To compete with color laser printers in small work team environments, HP Officejet Pro X Series printers need a compact, reliable paper transport that produces fast, face-down, correct-order output with built-in duplexing.

HP designed a new paper transport to meet the needs of page-wide array printing. In the figure below it shows a cross-sectional view of the key components. A single sheet of paper, shown by the green arrow, moves from right to left in this view.


HP Officejet Pro X Paper Transport System

A sheet printed on one side (simplex) moves up against the left door guide, crosses the writing system assembly, and exits face down to the output bin. A duplex-printed sheet moves up against the left door guide, then reverses and passes under the duplexing unit (not shown), following the same path taken by sheets coming from the multipurpose tray.

This design efficiently integrates duplexing and multipurpose tray functionality into the paper path. The Officejet Pro X Series paper transport effectively stabilizes and constrains the sheet through the printer from pick to drop. It delivers reliable paper pick, low jam rates, and continuous and accurate movement of the paper in the print zone. Sheets are transported without smearing ink.

The HP Officejet Pro X Series paper transport incorporates a number of innovations that enable cost-effective, precise paper motion control, including the following:

• A gear train with precision-matched pitch diameters
• Precision, low-cost bearings
• Precision platen alignment and positioning
• Servo-controlled overdrive of specific rollers
• Precision roller diameters
• Star wheels
• Drive shaft biasing to prevent backlash

Users have come to expect low rates of pick and jam failures from HP LaserJet solutions. HP adapted paper pick and paper supply tray spring-plate designs from high-end HP LaserJets to give HP Officejet Pro X Series printers pick and jam failure rates measured in single events over several thousand pages — similar to HP LaserJets.

Under steady-state conditions, constant paper velocity in the print zone is relatively easy to produce. In cut-sheet paper handling, though, a sheet’s leading or trailing edge is almost always moving into or out of a set of elastic rollers, and this can disrupt smooth paper motion. If not properly controlled, edge transitions produce paper velocity variations in the print zone that can appear as dark or light bands and irregular lines. The paper transport in HP Officejet Pro X Series printers is designed to effectively handle edge transitions and maintain controlled paper motion through the print zone.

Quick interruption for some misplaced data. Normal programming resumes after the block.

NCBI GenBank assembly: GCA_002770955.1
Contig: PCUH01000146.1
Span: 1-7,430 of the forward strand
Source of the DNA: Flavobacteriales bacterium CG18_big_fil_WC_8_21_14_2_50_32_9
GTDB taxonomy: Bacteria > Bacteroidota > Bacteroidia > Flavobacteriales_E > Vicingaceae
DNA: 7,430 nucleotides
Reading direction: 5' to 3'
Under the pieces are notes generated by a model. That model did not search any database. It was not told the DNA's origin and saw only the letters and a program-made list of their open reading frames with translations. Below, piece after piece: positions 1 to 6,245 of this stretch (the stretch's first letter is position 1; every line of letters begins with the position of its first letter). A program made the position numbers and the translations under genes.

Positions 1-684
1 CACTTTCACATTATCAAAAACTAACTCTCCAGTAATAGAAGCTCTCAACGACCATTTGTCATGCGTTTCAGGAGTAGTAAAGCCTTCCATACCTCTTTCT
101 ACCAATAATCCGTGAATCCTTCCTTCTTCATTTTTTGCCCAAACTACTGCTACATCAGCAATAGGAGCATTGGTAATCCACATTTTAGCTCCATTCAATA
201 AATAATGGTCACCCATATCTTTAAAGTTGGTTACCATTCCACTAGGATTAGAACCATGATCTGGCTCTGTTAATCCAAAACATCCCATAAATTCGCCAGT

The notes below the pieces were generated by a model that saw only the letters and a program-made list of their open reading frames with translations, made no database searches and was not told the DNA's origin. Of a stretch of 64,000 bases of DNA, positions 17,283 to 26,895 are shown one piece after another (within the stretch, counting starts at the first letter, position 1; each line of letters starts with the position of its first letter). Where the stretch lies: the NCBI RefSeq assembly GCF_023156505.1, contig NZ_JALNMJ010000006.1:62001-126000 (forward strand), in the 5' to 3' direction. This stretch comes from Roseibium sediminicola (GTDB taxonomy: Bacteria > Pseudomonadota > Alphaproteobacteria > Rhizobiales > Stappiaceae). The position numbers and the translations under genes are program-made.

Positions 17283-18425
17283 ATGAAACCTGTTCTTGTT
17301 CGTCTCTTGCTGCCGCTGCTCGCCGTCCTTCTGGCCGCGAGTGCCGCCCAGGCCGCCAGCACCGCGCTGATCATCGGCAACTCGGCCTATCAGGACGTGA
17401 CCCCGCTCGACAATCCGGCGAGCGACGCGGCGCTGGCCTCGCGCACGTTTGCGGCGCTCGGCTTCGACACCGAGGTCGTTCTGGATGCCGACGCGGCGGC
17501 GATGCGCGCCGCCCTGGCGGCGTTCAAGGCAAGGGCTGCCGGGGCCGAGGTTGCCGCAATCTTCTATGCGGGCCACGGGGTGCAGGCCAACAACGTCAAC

Uncontrolled movement of paper along any axis of motion or rotation translates into dot placement errors on the sheet. Motion in the paper feed direction and movements that affect printhead-to-paper spacing are of particular concern. Multiple hold-down features are incorporated into this design to stabilize and constrain the paper.

A dual reverse-bow is introduced in the paper on the input and output sides of the paper transport, as seen in the figure above. This effectively holds paper against the platen and prevents the paper’s leading and trailing edges from lifting while entering and exiting the print zone.

The high rate of ink application on paper from a page-wide array means that the ink is still wet when it leaves the print zone. Wet paper loses stiffness, so it must be handled carefully to avoid smearing ink. The paper path design addresses issues associated with handling a wet sheet by guiding the paper with star wheels—thin, metal gears that only touch the paper with sharp points, so they can roll over wet areas without leaving ink tracks. Although HP has used star wheels in printers for many years, this design had not been used extensively to drive wet paper around tight corners inside a printer. The paper path for HP Officejet Pro X Series printers uses more than 300 star wheels to control paper motion.

HP Officejet Pro X Series printers have an active flap near the output tray that controls curl as the printer ejects paper. The flap is closed when the printer is not printing. It opens partially when printing with high ink densities in dry environments—when more curl might occur — and opens fully under other conditions to control moderate curl.


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